The Name of Our Breed
by Esquire Caucasians
We have seen some discussion of the English language name of the KAVKAZSAYA OVCHARKA breed of dog as the North American breed fancy was born. Now as the breed becomes better known, it may be time to re-visit this topic.
When we think of writing something from one language in another language, first we must look at the alphabet. If the alphabet is the same, we can go directly to translating the words. If the alphabet is not the same, we may think to convert the alphabet, but not make any other change. This is called transliteration. We can see the name of a breed of dog in the script or alphabet of the people who use this name. On the left is Georgian, on the right is Russian.
Now, here are the same names, transliterated to use the Roman alphabet common to western Europe and the Americas :
qar'tuli nagazi kavkazskaya ovcharka
You would say the words the same way as in the first case. In fact, the test of good transliteration is to make the transliteration sound like the original, or reflect the original script, as well as possible. The words are still in the language of the original. Recently, the name “Beijing” has taken the place of “Peking” for the capital city in China. This was because the Chinese government sought to improve the standard transliteration, to make it sound more like Chinese sounds. “Beijing” is not the sound of a word in any other language but Chinese. “Beijing” is Chinese characters converted to Roman ones so it is easier for people in the West to write them and say them.
Transliteration is done by accepted rules. It is typically very little effected by the judgment of an individual doing the transliteration. It this context, one can note the Cyrillic character Ч. Under the U.S. Library of Congress transliteration system and the GOST system (adopted at the Fifth United Nations Conference on the Standardization of Geographical Names), the correct transliteration for English-speakers is ch. Under the standard German system, the correct transliteration for German-speakers is tsch, but tch is also seen. The official Russian government advisory takes no position, reflecting the need to transliterate differently to preserve the sound of the Cyrillic character Ч as well is possible, depending on who will be reading and speaking the transliteration. It is an affect for an English transliteration to use the German version.
We can also do an actual translation :
Georgian Sheepdog Caucasian Mountain Dog
In a translatrion, the sounds of the words change, as they become words in another language. The test of a good translation is whether or not the meaning is preserved correctly. This is often open to the judgment of the translator, since there is not always a word in the second language that means exactly the same thing as in the first language. There can be many ways to make the translation that are not wrong and debate as to what is “best”.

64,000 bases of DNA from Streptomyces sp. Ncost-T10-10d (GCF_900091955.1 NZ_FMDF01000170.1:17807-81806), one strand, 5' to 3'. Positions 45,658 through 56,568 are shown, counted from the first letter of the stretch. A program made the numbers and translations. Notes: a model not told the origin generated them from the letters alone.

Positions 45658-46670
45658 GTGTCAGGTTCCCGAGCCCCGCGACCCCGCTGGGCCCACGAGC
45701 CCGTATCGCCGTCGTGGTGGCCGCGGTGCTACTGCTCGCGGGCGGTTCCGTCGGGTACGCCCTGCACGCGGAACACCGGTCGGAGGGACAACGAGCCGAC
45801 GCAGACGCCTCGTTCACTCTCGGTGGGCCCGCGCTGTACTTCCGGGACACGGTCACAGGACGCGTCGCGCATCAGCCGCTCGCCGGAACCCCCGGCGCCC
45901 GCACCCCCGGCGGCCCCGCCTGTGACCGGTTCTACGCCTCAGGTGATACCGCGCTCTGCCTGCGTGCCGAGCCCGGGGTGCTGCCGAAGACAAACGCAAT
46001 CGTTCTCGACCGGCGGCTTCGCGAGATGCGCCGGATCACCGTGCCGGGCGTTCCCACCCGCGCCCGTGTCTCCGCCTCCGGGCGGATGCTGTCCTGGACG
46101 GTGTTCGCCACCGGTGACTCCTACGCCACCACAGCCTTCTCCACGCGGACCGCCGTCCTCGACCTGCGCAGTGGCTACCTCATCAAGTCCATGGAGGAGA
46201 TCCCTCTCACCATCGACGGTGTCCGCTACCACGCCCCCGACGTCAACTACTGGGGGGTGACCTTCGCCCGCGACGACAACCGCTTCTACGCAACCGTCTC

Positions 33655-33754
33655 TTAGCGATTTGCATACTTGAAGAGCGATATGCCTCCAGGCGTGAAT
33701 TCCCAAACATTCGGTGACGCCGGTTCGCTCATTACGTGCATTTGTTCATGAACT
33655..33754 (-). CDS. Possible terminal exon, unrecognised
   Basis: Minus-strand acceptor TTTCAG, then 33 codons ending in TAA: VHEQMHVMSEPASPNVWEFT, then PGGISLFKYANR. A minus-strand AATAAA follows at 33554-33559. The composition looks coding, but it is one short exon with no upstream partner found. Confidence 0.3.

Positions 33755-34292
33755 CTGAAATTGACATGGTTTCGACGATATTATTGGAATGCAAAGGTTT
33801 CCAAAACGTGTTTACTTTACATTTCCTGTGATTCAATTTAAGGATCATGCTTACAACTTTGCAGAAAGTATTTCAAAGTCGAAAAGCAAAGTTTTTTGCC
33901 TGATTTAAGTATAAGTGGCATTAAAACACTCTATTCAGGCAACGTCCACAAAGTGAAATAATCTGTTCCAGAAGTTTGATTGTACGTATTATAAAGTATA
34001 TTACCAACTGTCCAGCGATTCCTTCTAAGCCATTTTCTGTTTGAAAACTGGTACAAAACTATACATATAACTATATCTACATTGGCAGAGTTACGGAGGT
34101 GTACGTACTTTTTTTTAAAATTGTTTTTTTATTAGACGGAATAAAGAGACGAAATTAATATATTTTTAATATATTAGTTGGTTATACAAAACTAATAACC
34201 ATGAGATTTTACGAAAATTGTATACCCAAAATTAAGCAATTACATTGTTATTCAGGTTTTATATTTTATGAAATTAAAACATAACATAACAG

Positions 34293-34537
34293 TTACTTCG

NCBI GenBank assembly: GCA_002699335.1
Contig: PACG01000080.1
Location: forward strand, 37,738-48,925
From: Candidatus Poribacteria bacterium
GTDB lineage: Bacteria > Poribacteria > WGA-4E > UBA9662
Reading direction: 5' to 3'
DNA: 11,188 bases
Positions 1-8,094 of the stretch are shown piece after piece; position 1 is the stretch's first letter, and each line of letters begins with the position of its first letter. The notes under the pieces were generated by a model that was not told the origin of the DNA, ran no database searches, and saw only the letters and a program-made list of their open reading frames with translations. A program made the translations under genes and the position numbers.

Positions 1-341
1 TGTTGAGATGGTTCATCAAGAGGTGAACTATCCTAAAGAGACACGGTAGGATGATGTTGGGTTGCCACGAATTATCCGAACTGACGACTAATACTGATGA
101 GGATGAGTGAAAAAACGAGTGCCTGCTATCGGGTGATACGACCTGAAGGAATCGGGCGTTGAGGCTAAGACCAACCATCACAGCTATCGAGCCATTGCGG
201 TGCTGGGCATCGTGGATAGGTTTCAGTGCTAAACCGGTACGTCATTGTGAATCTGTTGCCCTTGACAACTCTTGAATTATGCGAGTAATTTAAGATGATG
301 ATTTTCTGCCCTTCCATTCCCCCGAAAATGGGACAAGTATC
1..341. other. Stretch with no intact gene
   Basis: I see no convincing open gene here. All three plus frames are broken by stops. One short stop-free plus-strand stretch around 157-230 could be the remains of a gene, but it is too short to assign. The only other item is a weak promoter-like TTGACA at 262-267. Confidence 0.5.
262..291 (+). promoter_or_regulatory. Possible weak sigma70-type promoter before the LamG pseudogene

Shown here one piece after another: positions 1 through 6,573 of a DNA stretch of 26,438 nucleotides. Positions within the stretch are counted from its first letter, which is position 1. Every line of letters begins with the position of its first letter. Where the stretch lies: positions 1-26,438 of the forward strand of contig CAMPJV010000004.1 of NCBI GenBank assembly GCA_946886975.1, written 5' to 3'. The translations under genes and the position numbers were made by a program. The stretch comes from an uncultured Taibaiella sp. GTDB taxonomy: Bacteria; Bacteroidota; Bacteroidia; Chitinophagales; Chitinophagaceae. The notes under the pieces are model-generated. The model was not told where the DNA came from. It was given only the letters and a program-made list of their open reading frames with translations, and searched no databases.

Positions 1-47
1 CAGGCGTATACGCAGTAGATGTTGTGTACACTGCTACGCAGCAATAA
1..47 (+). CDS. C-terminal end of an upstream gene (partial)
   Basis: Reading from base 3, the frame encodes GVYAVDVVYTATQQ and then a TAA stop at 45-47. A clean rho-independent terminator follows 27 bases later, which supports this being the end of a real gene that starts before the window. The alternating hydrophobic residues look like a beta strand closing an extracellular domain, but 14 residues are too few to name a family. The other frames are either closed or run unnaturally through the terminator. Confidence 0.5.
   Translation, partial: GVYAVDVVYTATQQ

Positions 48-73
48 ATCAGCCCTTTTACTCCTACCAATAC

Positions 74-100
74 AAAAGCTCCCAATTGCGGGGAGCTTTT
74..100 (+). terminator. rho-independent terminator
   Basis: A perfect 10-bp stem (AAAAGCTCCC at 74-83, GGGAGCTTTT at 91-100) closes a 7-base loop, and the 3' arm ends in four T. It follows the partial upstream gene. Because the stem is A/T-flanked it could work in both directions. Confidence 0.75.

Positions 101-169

Here are some other translations :
KAUKASISCHER SCHÄFERHUND - Germany
PASTORE DEL CAUCASO - Italy
BERGER DU CAUCASE - France
KAUKASIAN PAIMENKOIRA - Finland
KAVKAZSKÝ PASTEVECKÝ PES - Czech Republic
KAVKASKOG OVCARA - Serbia
OWCZAREK KAUKASKI - Poland
These are all true translations. Any word that sounds like “ovcharka” is used only if that word naturally occurs in the language translated into. It will be noted that these are eastern European languages only, as one might expect. The name CAUCASIAN OVCHARKA in English is a mix of a translation CAUCASIAN and a transliteration OVCHARKA. No other country or language uses a mix like this for the name of the breed.
A correct transliteration KAVKAZSKAYA OVCHARKA is quite viable in English, and may show extra regard for Russian leadership in this breed. It would be similar to using “Beijing” for the capital in China. Similarly the shortened Russian name Кавказец (transliteration KAVKAZETS, translation CAUCASIAN, but with the meaning of a specific individual from the Caucasus) is sensible.
Some candidate translations for кавказская овчарка are :
CAUCASIAN MOUNTAIN DOG
CAUCASIAN SHEPHERD'S DOG
Each of the above have found favor with English-speaking members of the breed fancy.
(c)2004 Stacey Kubyn & Esquire Caucasians - All Rights Reserved